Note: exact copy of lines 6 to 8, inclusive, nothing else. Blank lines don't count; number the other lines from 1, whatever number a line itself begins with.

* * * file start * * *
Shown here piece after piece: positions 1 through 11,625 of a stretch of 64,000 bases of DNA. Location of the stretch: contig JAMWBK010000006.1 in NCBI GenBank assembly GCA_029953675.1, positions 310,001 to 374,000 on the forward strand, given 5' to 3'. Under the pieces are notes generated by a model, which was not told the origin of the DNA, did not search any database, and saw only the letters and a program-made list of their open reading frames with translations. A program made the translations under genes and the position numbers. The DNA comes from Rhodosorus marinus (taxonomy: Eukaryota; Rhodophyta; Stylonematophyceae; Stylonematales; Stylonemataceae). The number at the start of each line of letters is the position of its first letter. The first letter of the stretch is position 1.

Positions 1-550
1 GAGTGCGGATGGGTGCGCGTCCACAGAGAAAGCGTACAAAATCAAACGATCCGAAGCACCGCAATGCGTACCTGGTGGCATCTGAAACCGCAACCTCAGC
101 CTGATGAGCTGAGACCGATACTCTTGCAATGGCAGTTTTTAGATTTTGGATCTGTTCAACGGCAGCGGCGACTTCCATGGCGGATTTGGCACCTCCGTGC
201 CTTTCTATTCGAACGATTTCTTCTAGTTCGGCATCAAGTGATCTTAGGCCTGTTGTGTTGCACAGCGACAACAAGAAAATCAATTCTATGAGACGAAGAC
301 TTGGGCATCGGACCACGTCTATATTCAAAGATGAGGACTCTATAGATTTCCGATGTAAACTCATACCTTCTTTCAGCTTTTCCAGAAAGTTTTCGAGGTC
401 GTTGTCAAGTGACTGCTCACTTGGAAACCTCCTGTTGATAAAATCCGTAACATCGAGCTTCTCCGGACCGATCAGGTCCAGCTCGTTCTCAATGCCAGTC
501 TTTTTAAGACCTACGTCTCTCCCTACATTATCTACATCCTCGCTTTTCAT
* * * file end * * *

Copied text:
301 TTGGGCATCGGACCACGTCTATATTCAAAGATGAGGACTCTATAGATTTCCGATGTAAACTCATACCTTCTTTCAGCTTTTCCAGAAAGTTTTCGAGGTC
401 GTTGTCAAGTGACTGCTCACTTGGAAACCTCCTGTTGATAAAATCCGTAACATCGAGCTTCTCCGGACCGATCAGGTCCAGCTCGTTCTCAATGCCAGTC
501 TTTTTAAGACCTACGTCTCTCCCTACATTATCTACATCCTCGCTTTTCAT